I think a better indicator of a country’s fiscal health might be net interest payments as a percent of GDP. This measure takes into account both the overall level of debt for a country (which will increase interest payments) as well as interest rates, which are a very important (really, the only) indicator of how financial markets view the safety of a country’s sovereign debt. As you can see in the link, net US interest payments as a % of GDP are at their lowest level in decades, in spite of a high debt-to-GDP ratio, primarily because interest rates in the US are extremely low (real interest rates on Treasury Inflation Protected Securities are negative).

Ok, so why are interest rates in the US so low? Many people seem to have jumped to the conclusion that this is because the Federal Reserve is artificially lowering US interest rates. However, that argument is completely flawed for multiple reasons (Krugman does the intellectual garbage cleanup): first, long-term interest rates have moved very similarly (to low levels) across a wide range of countries with varied monetary policy. The US, Germany, England, and Japan all have extremely low interest rates, but not all of them have had central banks pursuing quantitative easing as aggressively as the US Federal Reserve. Second, if the Fed is artificially holding rates down, interest rates should have spiked when the Fed ended QE2 in June of 2011; they didn’t, and many investors (cough Bill Gross cough) lost a fair bit of money. Last, economic theory predicts that if Central Banks keep interest rates below the ‘natural rate’ of interest, the economy overheats and inflation rises. Seeing as how inflation projections have been on the low side of 2% recently, this is clearly not the case.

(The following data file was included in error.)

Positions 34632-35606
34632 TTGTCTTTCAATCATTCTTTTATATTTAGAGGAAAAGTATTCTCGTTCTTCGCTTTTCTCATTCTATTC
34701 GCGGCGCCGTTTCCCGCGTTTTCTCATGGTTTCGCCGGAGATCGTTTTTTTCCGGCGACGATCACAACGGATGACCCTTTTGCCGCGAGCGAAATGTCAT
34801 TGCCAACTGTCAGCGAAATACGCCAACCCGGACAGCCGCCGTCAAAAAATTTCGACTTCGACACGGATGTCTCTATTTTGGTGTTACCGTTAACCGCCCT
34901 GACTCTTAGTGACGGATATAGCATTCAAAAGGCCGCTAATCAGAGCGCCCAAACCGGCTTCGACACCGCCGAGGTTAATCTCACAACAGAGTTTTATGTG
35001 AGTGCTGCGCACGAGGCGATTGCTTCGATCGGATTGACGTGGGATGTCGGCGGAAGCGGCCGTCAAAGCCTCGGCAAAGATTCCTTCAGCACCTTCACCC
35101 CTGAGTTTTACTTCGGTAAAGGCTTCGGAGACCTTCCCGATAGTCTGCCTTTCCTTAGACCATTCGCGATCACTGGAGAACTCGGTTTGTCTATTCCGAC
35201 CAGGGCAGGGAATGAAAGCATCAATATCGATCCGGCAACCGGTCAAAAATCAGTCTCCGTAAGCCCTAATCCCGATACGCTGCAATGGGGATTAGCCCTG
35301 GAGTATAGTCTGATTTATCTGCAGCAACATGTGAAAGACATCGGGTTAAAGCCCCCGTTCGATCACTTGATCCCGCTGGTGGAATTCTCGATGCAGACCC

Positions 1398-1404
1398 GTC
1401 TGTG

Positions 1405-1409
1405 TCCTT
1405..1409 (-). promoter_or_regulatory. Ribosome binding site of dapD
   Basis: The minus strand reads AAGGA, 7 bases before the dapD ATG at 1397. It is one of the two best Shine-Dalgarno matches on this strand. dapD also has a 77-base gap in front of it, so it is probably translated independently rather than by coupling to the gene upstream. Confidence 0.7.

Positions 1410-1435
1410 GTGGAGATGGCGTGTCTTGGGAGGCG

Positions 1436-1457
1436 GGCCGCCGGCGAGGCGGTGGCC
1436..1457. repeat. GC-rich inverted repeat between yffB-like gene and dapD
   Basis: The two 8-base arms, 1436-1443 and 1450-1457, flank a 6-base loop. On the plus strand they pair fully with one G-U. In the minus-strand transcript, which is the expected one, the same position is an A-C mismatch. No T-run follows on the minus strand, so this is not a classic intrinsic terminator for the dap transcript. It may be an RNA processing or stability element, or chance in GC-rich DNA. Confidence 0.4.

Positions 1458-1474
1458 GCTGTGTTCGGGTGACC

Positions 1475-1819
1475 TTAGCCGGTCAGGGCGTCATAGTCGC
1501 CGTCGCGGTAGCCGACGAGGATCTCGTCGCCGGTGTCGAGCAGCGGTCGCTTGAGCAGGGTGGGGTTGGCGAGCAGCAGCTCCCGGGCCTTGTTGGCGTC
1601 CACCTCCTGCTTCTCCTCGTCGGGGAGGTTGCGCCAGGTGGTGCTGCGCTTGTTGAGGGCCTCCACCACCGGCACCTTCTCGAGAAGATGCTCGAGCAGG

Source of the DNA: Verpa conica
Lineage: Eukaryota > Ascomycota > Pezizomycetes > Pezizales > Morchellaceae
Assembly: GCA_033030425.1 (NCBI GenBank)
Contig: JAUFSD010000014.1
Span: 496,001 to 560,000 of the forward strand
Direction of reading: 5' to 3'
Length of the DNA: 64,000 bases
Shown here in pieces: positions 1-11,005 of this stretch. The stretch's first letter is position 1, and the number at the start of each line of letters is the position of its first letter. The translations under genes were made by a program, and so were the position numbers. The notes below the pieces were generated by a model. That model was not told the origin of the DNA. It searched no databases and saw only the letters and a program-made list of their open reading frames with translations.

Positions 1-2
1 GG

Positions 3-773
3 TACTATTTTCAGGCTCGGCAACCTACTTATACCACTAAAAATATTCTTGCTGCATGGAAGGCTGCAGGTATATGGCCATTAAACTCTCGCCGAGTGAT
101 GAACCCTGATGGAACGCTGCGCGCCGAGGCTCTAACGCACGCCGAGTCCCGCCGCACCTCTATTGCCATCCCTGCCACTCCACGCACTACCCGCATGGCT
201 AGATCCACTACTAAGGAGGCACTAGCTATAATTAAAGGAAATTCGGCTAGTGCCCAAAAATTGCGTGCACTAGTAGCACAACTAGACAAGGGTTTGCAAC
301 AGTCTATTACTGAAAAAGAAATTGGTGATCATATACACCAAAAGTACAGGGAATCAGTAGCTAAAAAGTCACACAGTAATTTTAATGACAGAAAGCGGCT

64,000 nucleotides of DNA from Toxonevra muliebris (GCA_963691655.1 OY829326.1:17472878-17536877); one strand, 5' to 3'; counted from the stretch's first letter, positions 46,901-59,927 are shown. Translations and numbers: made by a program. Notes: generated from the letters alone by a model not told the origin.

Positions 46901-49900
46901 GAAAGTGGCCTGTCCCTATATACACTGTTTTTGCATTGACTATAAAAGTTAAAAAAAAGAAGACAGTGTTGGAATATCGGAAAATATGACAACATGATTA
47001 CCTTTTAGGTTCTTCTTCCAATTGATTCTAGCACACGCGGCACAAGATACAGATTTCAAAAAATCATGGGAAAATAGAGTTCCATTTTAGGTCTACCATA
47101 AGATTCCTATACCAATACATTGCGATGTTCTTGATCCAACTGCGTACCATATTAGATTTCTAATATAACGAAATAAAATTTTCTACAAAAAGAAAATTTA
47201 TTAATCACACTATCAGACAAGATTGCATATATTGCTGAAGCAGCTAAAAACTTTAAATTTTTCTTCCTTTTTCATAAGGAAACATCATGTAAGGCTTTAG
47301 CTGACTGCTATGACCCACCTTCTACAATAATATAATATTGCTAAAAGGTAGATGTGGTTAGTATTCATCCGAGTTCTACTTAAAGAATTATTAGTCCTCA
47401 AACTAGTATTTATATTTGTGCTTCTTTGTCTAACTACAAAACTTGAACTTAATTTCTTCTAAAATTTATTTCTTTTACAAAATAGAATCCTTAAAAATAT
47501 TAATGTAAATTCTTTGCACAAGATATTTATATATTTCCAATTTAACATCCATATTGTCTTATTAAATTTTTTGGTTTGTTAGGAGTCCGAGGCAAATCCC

If interest rates aren’t low because of artificial interventions from the Federal Reserve, what is keeping them so low? Basically, interest rates are low because of weak expectations for growth in the US and financial instability in key areas like the Eurozone (which causes investors to seek safe financial assets; namely US Treasuries). (I’ll follow up with another post explaining in more detail why low growth expectations lead to low interest rates). However, this has key implications for fiscal policy–basically, interest rates are low enough that our net interest as a % of GDP is at its lowest level in decades, and weak growth expectations imply that interest rates won’t rise anytime soon. So, rather than be wary of (nonexistent) inflation or (nonexistent) threats to growth from an elevated debt-to-GDP level, the US should be taking advantage of its historically low interest burden to finance infrastructure investment (negative interest rates=FREE MONEY). We know we will need to finance the investment at some point, why not lock in free money while we can, invest in our infrastructure, and raise growth expectations (by avoiding harmful fiscal policy like sequestration) so that savers can earn a little more money on interest in the bank!